Thousands of flags wave in Pepperdine University’s fields as a part of its 9/11 memorial. The display is thanks to the hands of volunteers that wanted to show their patriotism and respect for the victims and first responders of the terrorist attacks. Located in Malibu, Pepperdine’s memorial overlooks the Pacific Ocean while the Stars and Stripes flutter in the sea breeze.
Deemed the Waves of Flags memorial, the flags are an annual display at the university. There is one flag for each of the 2,977 victims of terrorist attacks from New York, Pennsylvania and Washington, D.C. Every year, the volunteers erect the near 3,000 flags on the Alumni Field along the Pacific Coast Highway.
Fox News captured a few shots of visitors admiring the Waves of Flags memorial.
In the first photo, a man salutes the flags and the fallen of the September 11, 2001 attacks. In another, a mother leads her young son across the field to pay their respects. And in the third, a young girl dressed in her nation’s colors explores the flags. As it appears from the photos, there are several special flags among the Stars and Stripes. It is possible that these flags stand for the nationality of the few victims from other countries.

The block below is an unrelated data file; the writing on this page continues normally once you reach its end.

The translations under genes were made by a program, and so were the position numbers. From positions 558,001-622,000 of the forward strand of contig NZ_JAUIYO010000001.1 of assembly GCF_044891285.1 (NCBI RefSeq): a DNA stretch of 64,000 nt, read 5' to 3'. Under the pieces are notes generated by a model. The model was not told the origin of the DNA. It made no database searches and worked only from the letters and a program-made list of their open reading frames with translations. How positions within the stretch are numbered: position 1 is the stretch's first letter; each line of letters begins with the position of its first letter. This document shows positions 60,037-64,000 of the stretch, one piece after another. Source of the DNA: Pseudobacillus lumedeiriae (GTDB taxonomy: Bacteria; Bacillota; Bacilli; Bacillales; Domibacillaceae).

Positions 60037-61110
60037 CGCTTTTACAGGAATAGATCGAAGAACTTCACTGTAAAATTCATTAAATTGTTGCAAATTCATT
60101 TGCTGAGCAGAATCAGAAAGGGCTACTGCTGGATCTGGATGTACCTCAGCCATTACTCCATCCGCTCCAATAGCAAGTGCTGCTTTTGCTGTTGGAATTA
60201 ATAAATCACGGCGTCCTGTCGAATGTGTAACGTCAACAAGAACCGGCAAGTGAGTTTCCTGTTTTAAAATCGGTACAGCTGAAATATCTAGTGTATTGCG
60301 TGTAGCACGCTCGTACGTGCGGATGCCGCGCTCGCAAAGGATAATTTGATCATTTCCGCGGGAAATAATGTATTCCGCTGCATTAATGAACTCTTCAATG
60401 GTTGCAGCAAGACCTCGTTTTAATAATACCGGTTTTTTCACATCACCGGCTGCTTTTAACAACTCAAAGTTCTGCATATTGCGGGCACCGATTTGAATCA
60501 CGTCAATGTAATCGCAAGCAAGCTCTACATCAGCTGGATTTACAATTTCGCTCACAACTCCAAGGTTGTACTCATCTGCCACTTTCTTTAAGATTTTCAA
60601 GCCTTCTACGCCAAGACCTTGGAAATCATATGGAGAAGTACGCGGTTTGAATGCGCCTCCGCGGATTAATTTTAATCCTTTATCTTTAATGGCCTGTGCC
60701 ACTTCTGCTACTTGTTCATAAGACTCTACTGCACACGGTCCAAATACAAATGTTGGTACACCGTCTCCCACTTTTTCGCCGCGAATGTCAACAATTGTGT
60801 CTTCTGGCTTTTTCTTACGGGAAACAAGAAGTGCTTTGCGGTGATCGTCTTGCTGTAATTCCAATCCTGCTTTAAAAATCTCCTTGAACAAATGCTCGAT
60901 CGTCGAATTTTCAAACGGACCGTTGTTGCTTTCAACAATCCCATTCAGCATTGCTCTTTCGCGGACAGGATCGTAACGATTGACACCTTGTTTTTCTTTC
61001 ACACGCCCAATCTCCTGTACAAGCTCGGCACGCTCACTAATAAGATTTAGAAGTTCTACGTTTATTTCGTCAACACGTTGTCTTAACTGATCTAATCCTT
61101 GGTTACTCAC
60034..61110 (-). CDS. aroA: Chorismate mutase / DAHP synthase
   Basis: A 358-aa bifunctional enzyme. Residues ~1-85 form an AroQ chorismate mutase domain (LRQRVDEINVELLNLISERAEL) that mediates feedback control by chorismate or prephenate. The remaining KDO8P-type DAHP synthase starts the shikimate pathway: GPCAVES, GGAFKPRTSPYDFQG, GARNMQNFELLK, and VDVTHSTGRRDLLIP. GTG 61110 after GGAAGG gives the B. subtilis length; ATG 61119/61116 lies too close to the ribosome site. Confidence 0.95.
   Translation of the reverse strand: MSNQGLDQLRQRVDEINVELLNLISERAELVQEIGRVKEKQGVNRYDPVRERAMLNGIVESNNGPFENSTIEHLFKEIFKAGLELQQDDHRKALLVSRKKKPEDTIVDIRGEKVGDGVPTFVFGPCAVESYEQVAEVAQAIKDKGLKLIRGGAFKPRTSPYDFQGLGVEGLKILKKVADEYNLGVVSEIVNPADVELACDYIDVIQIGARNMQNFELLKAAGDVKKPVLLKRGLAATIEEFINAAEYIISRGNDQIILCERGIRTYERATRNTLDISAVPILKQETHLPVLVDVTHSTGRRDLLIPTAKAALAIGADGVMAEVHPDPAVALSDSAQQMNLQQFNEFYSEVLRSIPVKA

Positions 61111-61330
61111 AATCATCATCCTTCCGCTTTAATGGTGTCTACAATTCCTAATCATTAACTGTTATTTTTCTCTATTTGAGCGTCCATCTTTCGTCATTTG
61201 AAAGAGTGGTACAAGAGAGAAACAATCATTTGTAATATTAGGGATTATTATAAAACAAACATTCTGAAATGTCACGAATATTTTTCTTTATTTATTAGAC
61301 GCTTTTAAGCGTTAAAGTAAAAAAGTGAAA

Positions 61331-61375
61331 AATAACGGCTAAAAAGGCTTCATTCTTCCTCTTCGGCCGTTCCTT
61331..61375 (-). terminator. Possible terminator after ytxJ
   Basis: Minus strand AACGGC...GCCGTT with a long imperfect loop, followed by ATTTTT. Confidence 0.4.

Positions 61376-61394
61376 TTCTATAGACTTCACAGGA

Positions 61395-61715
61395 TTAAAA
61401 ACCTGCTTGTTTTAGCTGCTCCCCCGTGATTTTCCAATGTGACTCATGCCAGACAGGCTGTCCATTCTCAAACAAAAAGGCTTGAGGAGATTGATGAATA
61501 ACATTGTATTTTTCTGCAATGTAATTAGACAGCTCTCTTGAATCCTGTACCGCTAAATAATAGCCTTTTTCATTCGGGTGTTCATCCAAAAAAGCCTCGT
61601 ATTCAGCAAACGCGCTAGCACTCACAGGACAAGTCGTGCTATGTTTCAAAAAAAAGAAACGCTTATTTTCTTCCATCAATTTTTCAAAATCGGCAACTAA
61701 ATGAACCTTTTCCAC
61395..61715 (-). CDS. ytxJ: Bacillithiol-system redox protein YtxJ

Instagram users were happy to see such a patriotic display, remarking on the beauty and solemness of the Waves of Flag memorial.
“God bless the land that gave me the freedom that I didn’t have. Thanks America. #neverforget,” one Instagram user wrote.
A resident from the United Kingdom also expressed appreciation for the memorial, explaining that the attacks deeply affected people overseas as well.
“Even in the uk you always remember where you were that day,” they wrote.
Waves of Flags Memorial Began with Students’ Desire to Demonstrate Patriotism
According to Daily News, the Waves of Flags tradition began in 2008 when Pepperdine students saw a similar display elsewhere. Wanting to bring pride and support to their own campus, the students opted to create a memorial of their own. Roughly 175 volunteers join at the Alumni Field to raise the flags on embedded rebar grounded equidistant from one another. Each year, visitors from all over the country come to see the memorial.
“This is a tangible way to celebrate and honor all the lives lost on that tragic day,” shared Associate Vice President and University Registrar Hung Le. Since the exhibit began, the Associate Vice President has volunteered to raise the flags with his family.
“Every year I walk through the display and I am deeply saddened as I think about each flag representing one life, one family with an empty seat at the table,” Le said.